Home Catholic Church & Asia Catholic nuns unite with diverse movement demanding change in Sri Lanka

Catholic nuns unite with diverse movement demanding change in Sri Lanka

Sri Lankans are experiencing one of the worst economic and political crises today, yet they enjoy an “unusual unity and brotherhood”

Sri Lankans are experiencing one of the worst economic and political crises today, yet they enjoy an “unusual unity and brotherhood,” say some Catholic nuns in the island nation in South Asia.

“The north and south are united. Sinhalese and Tamils have joined hands. Buddhists, Muslims, Christians and Hindus no longer see any differences,” says Sister Dulcie Peiris, a Salvatorian nun who has worked for reconciliation between Tamil and Sinhalese ethnic communities since the end of a civil war between the two groups 13 years ago.

Earlier this month, they all marched toward Colombo, the national capital, shouting, “Gota, go home,” a slogan they used to protest Gotabaya Rajapaksa, the country’s president, and his government.



Rajapaksa, who had played a key role in ending the civil war in July 2009, resigned July 14. On July 20, Prime Minister Ranil Wickremesinghe was elected president by lawmakers.

The protests began in April, when Sri Lanka spiraled into a severe economic crisis. The ongoing COVID-19 pandemic has disrupted tourism to the island, and Rajapaksa’s government has been unable to pay for essential imports.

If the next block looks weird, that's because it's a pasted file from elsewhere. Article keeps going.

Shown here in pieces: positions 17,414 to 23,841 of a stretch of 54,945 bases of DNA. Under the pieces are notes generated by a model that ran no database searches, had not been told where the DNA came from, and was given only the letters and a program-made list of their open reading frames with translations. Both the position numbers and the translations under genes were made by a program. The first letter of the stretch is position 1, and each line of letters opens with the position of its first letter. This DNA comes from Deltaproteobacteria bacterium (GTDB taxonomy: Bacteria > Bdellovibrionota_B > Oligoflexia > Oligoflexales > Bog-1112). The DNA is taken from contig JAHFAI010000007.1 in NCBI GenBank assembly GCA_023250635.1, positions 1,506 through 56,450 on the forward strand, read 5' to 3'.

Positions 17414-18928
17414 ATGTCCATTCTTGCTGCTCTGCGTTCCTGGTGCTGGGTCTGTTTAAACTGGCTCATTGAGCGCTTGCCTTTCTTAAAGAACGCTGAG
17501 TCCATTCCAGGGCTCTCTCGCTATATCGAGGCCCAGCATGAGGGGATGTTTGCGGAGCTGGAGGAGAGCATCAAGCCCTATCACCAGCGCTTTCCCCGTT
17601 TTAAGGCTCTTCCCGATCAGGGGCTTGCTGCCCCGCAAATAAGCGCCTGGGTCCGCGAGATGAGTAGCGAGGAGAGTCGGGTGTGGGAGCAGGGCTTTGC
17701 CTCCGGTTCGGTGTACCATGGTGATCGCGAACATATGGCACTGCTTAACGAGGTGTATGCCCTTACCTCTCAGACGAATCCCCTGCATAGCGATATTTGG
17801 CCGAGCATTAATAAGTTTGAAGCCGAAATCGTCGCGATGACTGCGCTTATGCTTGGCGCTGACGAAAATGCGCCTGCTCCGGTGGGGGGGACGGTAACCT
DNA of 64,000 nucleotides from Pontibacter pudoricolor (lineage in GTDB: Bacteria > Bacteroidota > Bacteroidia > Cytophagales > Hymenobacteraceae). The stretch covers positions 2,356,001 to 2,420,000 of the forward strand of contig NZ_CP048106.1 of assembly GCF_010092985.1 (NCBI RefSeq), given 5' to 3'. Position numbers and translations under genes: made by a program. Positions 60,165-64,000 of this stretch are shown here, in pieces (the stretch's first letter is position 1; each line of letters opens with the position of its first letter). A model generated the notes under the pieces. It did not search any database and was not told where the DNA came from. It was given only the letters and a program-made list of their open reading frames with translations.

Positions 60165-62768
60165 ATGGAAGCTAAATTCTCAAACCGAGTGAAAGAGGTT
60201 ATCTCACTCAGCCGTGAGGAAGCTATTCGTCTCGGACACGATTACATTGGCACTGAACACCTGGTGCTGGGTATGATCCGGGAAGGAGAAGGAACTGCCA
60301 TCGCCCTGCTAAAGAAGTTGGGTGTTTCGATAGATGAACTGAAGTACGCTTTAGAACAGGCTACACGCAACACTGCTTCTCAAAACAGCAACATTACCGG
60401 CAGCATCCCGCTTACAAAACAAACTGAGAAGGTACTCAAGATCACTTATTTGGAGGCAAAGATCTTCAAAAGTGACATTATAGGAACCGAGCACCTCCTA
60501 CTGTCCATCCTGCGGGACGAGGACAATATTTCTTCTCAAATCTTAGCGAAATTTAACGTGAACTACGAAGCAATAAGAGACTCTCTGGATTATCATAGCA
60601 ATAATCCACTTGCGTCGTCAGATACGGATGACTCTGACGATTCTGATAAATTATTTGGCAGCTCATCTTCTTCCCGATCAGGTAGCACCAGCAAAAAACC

In addition to shortages of fuel, medicine, food and other essentials, the country faces 57.4 percent food inflation, the World Food Program notes.

Salvatorian provincial Sister Shiroma Kurumbalapitiya was among thousands who protested at Galle Face Green in the heart of Colombo, demanding the resignation of the president. Galle Face, a 12-acre oceanside urban park along the coast, is the location of the old parliament house and the presidential offices.

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Speaking to Global Sisters Report by phone from Galle Face, Sister Kurumbalapitiya said she came by train to Colombo from her base in Kurunegala, some 65 miles northeast, to join the protests.

“These days, I am in the streets with my people, and I will continue to be with them until we achieve our goal,” said the nun July 8, a day before protesters stormed the presidential palace. She returned to her provincial home only after the president resigned.

The provincial said she boarded the train with hundreds of people from her town to join the protests in Colombo.

Read the full story on Matters India

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